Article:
One of my red-hot Trotskyite correspondents passed along this link, with apparent approval:
Ultimately this is the question by which the revolution will be judged: After all is said and done, did it actually result in an improvement in the quality of life for the Libyan people?For one sentence, this is pretty breathtaking on a number of levels: the fluency with cliche being the least of them, but quite impressive in its own right (all said and done; quality of life).
There is of course the unjustified assumption that there was a 'revolution in Libya' -- rather than, say, a coup, or a factional struggle, or even a conquest; the gratuitous assumption that it can and must be 'judged'; the unreflective assumption that there's some scalar figure of merit by which to judge it; the downright extravagant assumption that 'quality of life' is the proper standard; and finally, the clearly nonsensical assumption that there is a population-wide metric of 'quality of life'. Suppose some people's lives are worse and others better? How do you measure the worse and the better? How do you combine, say, income and self-respect? Or do you assume that the latter simply reflects the former? How do you do the averaging -- arithmetic or geometric? Do you exclude outliers? Just how important is easy access to Internet porn?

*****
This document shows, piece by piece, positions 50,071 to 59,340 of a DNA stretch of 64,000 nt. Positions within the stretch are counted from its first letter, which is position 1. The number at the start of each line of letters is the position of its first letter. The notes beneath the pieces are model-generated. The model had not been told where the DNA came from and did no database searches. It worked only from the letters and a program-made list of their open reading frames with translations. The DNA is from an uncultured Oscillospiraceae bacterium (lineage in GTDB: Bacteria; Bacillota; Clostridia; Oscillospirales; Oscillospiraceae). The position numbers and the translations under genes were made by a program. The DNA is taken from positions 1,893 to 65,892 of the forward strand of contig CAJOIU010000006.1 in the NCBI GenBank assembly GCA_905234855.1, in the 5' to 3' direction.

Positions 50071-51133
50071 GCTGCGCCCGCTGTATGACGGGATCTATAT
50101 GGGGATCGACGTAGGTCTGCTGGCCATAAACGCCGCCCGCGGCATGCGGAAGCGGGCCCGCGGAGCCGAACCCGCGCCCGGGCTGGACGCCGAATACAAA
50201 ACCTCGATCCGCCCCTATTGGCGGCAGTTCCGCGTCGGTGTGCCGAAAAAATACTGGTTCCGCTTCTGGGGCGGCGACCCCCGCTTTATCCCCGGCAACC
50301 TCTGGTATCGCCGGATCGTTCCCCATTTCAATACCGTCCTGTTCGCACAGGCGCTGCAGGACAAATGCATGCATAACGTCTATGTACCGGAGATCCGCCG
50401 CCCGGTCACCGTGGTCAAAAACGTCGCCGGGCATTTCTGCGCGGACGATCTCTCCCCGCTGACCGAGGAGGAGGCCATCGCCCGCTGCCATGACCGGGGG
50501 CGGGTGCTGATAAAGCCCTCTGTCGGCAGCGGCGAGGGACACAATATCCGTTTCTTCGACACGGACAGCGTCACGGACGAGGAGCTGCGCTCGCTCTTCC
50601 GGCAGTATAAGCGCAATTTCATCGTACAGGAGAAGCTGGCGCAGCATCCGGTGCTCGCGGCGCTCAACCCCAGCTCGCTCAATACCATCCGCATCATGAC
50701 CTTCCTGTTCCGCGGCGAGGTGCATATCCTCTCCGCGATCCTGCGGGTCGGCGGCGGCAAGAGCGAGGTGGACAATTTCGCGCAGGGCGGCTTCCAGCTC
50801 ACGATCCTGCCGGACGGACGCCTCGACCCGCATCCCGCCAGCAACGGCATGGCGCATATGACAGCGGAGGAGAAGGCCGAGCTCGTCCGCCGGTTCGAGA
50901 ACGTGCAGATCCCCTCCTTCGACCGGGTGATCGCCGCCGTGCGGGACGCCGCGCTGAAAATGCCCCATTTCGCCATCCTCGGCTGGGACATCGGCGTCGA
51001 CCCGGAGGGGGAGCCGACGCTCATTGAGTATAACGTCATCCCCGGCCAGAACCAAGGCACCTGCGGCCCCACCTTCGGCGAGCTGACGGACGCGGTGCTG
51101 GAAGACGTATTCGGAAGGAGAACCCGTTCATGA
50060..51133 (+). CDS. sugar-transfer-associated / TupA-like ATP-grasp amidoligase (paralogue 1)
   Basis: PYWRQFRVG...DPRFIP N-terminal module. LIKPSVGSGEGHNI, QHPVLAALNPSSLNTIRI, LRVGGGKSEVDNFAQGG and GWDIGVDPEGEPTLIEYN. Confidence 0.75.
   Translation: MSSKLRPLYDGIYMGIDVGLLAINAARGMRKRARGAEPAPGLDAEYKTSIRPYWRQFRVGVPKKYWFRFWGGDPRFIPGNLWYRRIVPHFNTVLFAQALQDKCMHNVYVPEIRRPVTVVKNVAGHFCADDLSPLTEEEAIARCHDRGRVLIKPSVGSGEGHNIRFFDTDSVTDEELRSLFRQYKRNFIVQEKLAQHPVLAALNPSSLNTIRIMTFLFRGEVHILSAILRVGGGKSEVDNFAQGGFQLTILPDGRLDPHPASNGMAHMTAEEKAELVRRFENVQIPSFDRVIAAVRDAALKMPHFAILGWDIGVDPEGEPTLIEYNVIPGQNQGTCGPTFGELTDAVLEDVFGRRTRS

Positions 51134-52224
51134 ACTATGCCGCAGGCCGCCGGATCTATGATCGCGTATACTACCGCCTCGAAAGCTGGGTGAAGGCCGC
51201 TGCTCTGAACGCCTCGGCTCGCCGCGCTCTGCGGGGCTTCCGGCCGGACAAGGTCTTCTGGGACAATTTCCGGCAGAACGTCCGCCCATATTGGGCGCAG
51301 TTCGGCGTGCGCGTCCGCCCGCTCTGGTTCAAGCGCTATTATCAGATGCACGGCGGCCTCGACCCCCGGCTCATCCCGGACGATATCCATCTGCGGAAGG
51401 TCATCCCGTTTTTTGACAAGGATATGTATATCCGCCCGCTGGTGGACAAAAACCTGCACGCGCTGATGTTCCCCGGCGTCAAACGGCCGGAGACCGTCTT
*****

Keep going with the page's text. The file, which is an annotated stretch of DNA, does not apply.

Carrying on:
But suppose you could average all that out, in some reasonable way. I don't think you can; but suppose(*).
Wouldn't there still be a few other questions to ask? Like for instance: what does a big victory for the Empire imply for the 'quality of life' of people in places outside of Libya? Just for starters.
(*) Hey, we could always suppose that pi was a rational number. Wouldn't that be fun? And wouldn't it make things so much simpler?